Building an emergent learning environment for construction health and safety by merging serious games and 4D planning

Hdl Handle:
http://hdl.handle.net/10149/252013
Title:
Building an emergent learning environment for construction health and safety by merging serious games and 4D planning
Book Title:
Computing in Civil Engineering (2012)
Authors:
Miller, G. A.; Dawood, N. N. (Nashwan); Kassem, M. (Mohamad)
Editors:
Issa, R. R. (Raymond ); Flood, I. (Ian)
Affiliation:
Teesside University
Citation:
Miller, G.A., Dawood, N.N. and Kassem, M. (2012) 'Building an emergent learning environment for construction health and safety by merging serious games and 4D planning' Civil Engineering (2012): proceedings of the 2012 ASCE international conference on computing in civil engineering, American Society of Civil Engineers, pp.129-136.
Publisher:
American Society of Civil Engineers
Conference:
International Conference on Computing in Civil Engineering, Clearwater Beach, Florida, United States, 17-20 June 2012 .
Issue Date:
2012
URI:
http://hdl.handle.net/10149/252013
DOI:
10.1061/9780784412343.0017
Additional Links:
http://ascelibrary.org/doi/abs/10.1061/9780784412343.0017
Abstract:
Serious games provide an avenue for people to experience what occurs on a construction site and develop beneficial skills before they enter a live construction site. These tools have traditionally been designed around the assumption of users engaging with preset construction scenarios with the goal of learning specific skills or behaviours that are important when interacting with the site for real. The construction industry has other tools it can exploit to increase the training value of serious games. 4D and 5D planning and visualisation tools and techniques can help expand the horizons of these types of training games. In particular, by merging virtual training environments with a 4D design ethos, the range of potential knowledge the game can impart would be significantly increased. This research paper is exploring how a cross-pollinisation of these two techniques can yield a richer environment for transferring skills and knowledge. This paper explores the creation of a multi-user virtual environment capable of providing health and safety training and orientation to groups of trainees before they step foot on site.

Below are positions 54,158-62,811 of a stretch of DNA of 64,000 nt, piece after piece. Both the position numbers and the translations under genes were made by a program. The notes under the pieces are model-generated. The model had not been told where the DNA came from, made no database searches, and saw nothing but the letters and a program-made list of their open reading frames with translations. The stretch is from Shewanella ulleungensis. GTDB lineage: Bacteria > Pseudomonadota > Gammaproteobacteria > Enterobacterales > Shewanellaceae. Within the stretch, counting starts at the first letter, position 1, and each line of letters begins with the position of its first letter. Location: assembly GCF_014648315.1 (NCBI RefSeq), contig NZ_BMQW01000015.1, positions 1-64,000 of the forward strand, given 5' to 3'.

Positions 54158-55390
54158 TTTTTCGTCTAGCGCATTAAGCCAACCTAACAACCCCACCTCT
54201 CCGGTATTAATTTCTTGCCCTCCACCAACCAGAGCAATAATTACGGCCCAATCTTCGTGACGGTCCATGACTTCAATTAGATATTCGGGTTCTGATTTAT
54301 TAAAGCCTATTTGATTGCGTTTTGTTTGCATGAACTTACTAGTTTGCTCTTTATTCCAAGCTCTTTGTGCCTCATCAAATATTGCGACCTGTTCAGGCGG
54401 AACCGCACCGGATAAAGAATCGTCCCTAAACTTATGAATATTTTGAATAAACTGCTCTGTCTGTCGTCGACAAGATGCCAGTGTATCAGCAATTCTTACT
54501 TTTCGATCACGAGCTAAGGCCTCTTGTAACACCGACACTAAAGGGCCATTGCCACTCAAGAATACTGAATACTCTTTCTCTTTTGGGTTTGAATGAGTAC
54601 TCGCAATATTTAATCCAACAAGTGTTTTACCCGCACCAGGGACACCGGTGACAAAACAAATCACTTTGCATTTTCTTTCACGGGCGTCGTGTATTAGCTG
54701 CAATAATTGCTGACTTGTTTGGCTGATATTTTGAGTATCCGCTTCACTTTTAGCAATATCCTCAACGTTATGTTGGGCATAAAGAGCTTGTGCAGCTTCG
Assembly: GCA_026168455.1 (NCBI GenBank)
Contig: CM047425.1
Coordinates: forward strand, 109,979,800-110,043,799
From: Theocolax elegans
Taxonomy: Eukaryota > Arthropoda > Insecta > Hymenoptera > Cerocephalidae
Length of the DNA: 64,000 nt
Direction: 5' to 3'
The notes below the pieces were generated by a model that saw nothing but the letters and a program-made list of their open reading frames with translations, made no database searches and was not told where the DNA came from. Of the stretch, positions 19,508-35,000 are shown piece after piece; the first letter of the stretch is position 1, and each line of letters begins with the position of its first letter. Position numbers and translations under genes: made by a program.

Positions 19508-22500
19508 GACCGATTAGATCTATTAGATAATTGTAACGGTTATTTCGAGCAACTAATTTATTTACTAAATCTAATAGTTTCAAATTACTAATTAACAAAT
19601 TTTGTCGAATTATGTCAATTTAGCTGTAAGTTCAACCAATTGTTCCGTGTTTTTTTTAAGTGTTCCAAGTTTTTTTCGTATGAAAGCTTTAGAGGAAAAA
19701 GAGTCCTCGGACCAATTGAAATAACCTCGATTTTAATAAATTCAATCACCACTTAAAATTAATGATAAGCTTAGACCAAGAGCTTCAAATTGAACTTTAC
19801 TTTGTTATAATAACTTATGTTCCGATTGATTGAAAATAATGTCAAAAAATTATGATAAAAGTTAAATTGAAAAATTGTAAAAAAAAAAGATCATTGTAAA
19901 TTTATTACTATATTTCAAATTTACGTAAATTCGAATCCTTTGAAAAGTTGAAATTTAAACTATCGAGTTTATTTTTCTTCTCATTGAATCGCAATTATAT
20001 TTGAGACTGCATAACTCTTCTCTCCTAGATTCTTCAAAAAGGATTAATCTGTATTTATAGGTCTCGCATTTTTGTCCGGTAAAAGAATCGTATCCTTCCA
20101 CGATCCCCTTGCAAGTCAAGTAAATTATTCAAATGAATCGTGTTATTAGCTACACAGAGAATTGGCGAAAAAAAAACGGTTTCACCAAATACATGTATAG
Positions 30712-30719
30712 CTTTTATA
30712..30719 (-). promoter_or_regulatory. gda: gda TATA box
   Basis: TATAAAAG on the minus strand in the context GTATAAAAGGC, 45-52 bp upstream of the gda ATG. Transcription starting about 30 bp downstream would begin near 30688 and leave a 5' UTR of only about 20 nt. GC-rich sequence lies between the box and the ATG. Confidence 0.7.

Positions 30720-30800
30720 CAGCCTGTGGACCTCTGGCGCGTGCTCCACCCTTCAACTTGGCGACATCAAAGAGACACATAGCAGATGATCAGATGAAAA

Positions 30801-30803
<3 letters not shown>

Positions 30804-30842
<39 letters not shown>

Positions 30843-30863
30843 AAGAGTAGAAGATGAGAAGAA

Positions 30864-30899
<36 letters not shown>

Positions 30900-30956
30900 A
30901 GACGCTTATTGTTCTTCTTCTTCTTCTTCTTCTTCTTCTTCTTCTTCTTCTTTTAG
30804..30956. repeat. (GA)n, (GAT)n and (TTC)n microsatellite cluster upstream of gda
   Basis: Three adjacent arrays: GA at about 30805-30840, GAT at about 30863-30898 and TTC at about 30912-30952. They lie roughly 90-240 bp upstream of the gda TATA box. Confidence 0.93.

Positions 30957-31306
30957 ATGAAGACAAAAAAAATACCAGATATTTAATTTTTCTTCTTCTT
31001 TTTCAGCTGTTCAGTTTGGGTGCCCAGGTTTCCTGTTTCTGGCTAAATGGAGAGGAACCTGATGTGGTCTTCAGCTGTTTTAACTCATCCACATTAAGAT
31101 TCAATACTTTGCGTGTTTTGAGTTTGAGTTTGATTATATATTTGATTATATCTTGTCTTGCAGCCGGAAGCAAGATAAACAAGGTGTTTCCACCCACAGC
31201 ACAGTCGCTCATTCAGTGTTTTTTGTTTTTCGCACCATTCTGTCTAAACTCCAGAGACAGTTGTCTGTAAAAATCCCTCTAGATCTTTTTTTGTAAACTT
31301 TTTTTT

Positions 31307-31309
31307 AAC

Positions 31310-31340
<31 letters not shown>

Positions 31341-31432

Type:
Book Chapter; Meetings and Proceedings
Language:
en
Keywords:
computing; civil engineering; learning; games; 4D
ISBN:
9780784412343
Rights:
Subject to restrictions, author can archive post-print (ie final draft post-refereeing). For full details see http://www.asce.org/Audience/Authors,--Editors/Authors/ [Accessed 05/10/2012].
Citation Count:
No citation information available on Web of Science or Scopus

Full metadata record

DC FieldValue Language
dc.contributor.authorMiller, G. A.en_GB
dc.contributor.authorDawood, N. N. (Nashwan)en_GB
dc.contributor.authorKassem, M. (Mohamad)en_GB
dc.contributor.editorIssa, R. R. (Raymond )en_GB
dc.contributor.editorFlood, I. (Ian)en_GB
dc.date.accessioned2012-11-13T17:05:30Z-
dc.date.available2012-11-13T17:05:30Z-
dc.date.issued2012-
dc.identifier.isbn9780784412343-
dc.identifier.doi10.1061/9780784412343.0017-
dc.identifier.urihttp://hdl.handle.net/10149/252013-
dc.description.abstractSerious games provide an avenue for people to experience what occurs on a construction site and develop beneficial skills before they enter a live construction site. These tools have traditionally been designed around the assumption of users engaging with preset construction scenarios with the goal of learning specific skills or behaviours that are important when interacting with the site for real. The construction industry has other tools it can exploit to increase the training value of serious games. 4D and 5D planning and visualisation tools and techniques can help expand the horizons of these types of training games. In particular, by merging virtual training environments with a 4D design ethos, the range of potential knowledge the game can impart would be significantly increased. This research paper is exploring how a cross-pollinisation of these two techniques can yield a richer environment for transferring skills and knowledge. This paper explores the creation of a multi-user virtual environment capable of providing health and safety training and orientation to groups of trainees before they step foot on site.en_GB
dc.language.isoenen
dc.publisherAmerican Society of Civil Engineersen_GB
dc.relation.urlhttp://ascelibrary.org/doi/abs/10.1061/9780784412343.0017en_GB
dc.rightsSubject to restrictions, author can archive post-print (ie final draft post-refereeing). For full details see http://www.asce.org/Audience/Authors,--Editors/Authors/ [Accessed 05/10/2012].en_GB
dc.subjectcomputingen_GB
dc.subjectcivil engineeringen_GB
dc.subjectlearningen_GB
dc.subjectgamesen_GB
dc.subject4Den_GB
dc.titleBuilding an emergent learning environment for construction health and safety by merging serious games and 4D planningen
dc.typeBook Chapteren
dc.typeMeetings and Proceedingsen
dc.contributor.departmentTeesside Universityen_GB
dc.title.bookComputing in Civil Engineering (2012)en_GB
dc.identifier.conferenceInternational Conference on Computing in Civil Engineering, Clearwater Beach, Florida, United States, 17-20 June 2012 .en_GB
ref.citationcountNo citation information available on Web of Science or Scopusen_GB
or.citation.harvardMiller, G.A., Dawood, N.N. and Kassem, M. (2012) 'Building an emergent learning environment for construction health and safety by merging serious games and 4D planning' Civil Engineering (2012): proceedings of the 2012 ASCE international conference on computing in civil engineering, American Society of Civil Engineers, pp.129-136.en_GB
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